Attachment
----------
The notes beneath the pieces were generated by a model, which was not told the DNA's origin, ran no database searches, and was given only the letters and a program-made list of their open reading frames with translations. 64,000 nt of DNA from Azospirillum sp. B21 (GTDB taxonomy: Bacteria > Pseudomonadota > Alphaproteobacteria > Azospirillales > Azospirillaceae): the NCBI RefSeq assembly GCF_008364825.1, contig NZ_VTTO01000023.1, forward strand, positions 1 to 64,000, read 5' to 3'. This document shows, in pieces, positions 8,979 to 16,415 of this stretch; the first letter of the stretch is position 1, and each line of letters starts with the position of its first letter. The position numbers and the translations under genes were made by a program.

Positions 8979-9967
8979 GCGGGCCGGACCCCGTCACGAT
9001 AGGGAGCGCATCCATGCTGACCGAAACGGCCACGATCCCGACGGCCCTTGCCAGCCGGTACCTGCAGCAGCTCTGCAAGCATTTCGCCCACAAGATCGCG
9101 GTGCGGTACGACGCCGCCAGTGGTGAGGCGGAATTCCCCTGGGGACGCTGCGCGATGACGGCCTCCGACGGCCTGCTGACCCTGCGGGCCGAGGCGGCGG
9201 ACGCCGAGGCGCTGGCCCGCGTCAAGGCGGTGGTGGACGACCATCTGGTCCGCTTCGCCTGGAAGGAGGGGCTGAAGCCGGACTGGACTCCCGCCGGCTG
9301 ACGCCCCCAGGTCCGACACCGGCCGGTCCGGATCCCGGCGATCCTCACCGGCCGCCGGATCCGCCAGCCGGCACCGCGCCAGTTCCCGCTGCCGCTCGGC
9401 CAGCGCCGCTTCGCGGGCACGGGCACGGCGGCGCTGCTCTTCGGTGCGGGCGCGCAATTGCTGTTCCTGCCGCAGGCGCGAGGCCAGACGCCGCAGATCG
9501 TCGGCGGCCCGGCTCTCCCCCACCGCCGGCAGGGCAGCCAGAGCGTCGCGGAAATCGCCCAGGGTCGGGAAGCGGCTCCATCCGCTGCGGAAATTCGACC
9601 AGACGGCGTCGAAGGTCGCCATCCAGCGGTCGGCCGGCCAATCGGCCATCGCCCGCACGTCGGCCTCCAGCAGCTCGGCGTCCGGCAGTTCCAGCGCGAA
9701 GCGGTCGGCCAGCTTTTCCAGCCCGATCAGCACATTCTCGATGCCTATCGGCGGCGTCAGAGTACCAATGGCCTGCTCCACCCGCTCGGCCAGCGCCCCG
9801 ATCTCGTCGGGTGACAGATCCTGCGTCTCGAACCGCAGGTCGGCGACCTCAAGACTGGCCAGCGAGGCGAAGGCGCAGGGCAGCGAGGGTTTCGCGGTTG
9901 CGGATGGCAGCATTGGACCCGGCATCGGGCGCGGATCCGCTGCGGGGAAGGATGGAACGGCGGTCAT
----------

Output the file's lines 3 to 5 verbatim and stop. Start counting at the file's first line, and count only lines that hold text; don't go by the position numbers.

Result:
8979 GCGGGCCGGACCCCGTCACGAT
9001 AGGGAGCGCATCCATGCTGACCGAAACGGCCACGATCCCGACGGCCCTTGCCAGCCGGTACCTGCAGCAGCTCTGCAAGCATTTCGCCCACAAGATCGCG
9101 GTGCGGTACGACGCCGCCAGTGGTGAGGCGGAATTCCCCTGGGGACGCTGCGCGATGACGGCCTCCGACGGCCTGCTGACCCTGCGGGCCGAGGCGGCGG